• I've written often about preparing for hard times and emergencies.  A lot of people say they can't afford to do that . . . but they can afford to drink, or smoke, or spend an evening at the casino.  What if, every month, they used half the money they devote to those pleasures to instead build up a reserve of essential foods and supplies, so that if hard times come, they can look after themselves instead of joining the hundreds, or thousands, or millions of people who will overwhelm any attempt to help them?  What if we prepare, not just to help ourselves, but to help others who are close to us?  If one family can help two or three others - friends, relatives, whatever - even with the simplest things, and that group of families can help others nearby in the same way, that can drastically reduce the strain on emergency services, and make life more livable for all of us.  That's worth a thought, because we don't live in isolation from each other, as Benjamin Franklin so trenchantly pointed out.
  • There's a certain peace of mind in being as ready as we can be for the curve balls life will undoubtedly throw at us.  We may not be able to survive an earthquake, or a hurricane, or a nuclear explosion if World War 3 breaks out:  but a freeze, or a heat wave, or a break in a water main, or a short-term interruption of the supply network?  A kid faces an important examination at school?  A car breaks down?  The water heater dies?  We can cover those things as best we can, and we're willing and ready to do so if need be.  Just knowing that makes us sleep better at night.  It should.
  • We can raise our children - and help our friends raise their children - to be as strong, versatile and prepared to face life as they possibly can be.  The legacy we leave future generations can be positive, or negative.  I'd rather focus on the positive, thanks very much.  There's enough negativity all around us already.  Why add to it?  As Jim Davis' Garfield put it:

  • Finally, let's never forget to count our blessings.  Most of us have more of them than we can recognize - but we'd sure remember them if we suddenly had to do without them!  Think back to those Tenderloin folks shown above.  How many of them have lost almost everything, to land up in such a situation?  Most were ordinary people like us.  Even as we try to help those we can, let's be very, very grateful we haven't hit the same slippery slope that they did.

Trite?  Possibly . . . but it's the only way I know to deal with life.  Let's get the basics right, one step at a time, one day at a time.  I doubt that any of us have got all of them right, all of the time.  We could all stand to do better.  If enough of us try to do that, I think we may be surprised at what a difference we can make (with God's help, for those who believe as I do) to the world we live in, and those we love, and the people around us.  For those who don't believe as I do . . . try it anyway.  You might be surprised!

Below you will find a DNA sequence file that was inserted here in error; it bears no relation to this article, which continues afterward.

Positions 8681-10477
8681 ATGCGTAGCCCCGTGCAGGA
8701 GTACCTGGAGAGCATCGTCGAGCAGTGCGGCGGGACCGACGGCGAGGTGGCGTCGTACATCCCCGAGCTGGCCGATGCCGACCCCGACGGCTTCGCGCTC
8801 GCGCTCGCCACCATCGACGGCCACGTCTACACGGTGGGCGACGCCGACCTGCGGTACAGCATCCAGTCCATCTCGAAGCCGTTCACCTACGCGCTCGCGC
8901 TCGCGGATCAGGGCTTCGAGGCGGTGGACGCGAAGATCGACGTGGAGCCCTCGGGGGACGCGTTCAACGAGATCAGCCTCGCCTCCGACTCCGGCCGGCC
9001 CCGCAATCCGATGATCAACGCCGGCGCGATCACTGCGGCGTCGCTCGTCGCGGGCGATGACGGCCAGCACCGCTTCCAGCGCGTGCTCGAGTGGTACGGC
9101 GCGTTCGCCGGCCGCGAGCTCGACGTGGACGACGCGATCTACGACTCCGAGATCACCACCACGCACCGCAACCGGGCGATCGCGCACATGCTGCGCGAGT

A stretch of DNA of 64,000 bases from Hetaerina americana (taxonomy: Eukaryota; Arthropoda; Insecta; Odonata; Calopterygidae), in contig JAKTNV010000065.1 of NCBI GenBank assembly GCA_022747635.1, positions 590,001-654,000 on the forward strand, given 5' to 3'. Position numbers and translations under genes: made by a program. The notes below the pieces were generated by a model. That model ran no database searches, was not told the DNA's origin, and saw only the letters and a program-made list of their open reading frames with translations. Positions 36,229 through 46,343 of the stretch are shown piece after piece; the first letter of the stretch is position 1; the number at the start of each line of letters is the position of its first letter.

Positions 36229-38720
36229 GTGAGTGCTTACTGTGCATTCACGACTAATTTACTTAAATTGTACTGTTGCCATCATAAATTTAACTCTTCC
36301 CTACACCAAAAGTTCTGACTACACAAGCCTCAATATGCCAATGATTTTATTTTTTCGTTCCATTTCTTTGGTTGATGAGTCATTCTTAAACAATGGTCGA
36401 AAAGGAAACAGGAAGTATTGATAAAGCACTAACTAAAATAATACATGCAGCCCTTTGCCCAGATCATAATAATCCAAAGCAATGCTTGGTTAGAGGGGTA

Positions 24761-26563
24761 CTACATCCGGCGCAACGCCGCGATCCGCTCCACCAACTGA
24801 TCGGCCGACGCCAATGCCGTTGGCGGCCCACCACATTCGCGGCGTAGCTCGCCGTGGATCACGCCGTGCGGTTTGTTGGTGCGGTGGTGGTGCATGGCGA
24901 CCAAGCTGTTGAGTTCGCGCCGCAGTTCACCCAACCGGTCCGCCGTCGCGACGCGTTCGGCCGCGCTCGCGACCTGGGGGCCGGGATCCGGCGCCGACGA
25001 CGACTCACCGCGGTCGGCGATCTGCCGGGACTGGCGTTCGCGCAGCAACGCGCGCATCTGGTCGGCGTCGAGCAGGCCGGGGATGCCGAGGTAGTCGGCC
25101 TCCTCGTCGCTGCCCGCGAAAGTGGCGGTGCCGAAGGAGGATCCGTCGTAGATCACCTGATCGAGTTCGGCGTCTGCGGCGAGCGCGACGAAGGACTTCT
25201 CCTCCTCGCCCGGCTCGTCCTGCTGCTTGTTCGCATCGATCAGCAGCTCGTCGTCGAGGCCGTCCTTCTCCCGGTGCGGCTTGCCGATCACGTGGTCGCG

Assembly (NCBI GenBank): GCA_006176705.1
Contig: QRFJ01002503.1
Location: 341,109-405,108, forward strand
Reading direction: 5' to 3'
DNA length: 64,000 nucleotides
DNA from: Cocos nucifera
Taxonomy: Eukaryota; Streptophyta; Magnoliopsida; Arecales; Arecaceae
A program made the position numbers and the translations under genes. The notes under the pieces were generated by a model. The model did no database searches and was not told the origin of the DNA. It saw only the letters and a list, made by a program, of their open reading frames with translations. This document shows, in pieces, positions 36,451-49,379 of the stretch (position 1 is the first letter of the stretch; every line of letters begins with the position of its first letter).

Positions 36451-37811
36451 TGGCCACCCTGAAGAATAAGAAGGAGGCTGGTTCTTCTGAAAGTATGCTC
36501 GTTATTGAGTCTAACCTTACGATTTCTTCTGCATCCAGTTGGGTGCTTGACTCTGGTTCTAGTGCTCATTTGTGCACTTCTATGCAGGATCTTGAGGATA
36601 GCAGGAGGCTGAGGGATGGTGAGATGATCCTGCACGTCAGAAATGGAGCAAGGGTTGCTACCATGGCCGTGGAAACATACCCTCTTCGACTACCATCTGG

Anonymous said...

An excellent reminder. A lot of what constitutes 'prepping ' would be considered normal lifestyle 3 generations ago. People have been drugged or lulled into subservience to the system of this world for the profit of another.

Anonymous said...

You make some good points, Sir. I'm one of those forlorn, what's-the-point-anymore-lets-just-start-shooting-them people. Honestly, I'm so tired of swimming upstream with these people.
My sister has been involved in animal rescue for a long time. She gets so much from it, but has to be hard. I often wondered, and even asked, why she does it... I mean, you rescued 15 kittens from some trailer in West Va. last week, 20 in N. Va. this week... how many next week? It never ends. The problem doesn't go away, it doesn't change anything.

"It changed something for that one kitten."

OK, you got a point there, Sis.

So that's what I've switched to doing, instead of trying to help others. I help myself. I don't mean that selfishly, I mean what Peter is saying - take care of your list, get your house in order, do everything you can do and do it to the best of your ability and means. If you still have some bandwidth at the end of the week, there's probably a kitten somewhere nearby you'd mean the world to.

EricW said...

Good words, Peter. The wreckers want the world to burn, and if we don't stick together to maintain islands of hope and sanity, we'll burn along with the wicked.

Eaton Rapids Joe said...

I would say that is "A Million Dollar Post" but a million dollars isn't what it used to be.

So, it is "A Trillion Dollar Post". I like to stay ahead of the curve.

Thanks for writing that. It is awesome!

Anonymous said...

I agree strongly.
Do what you can for your little corner of the world.
In large part, this means living in opposition to the destructive ways of the world - live simpler and within your means, live (plan) for the long term, do what's right over what's easy.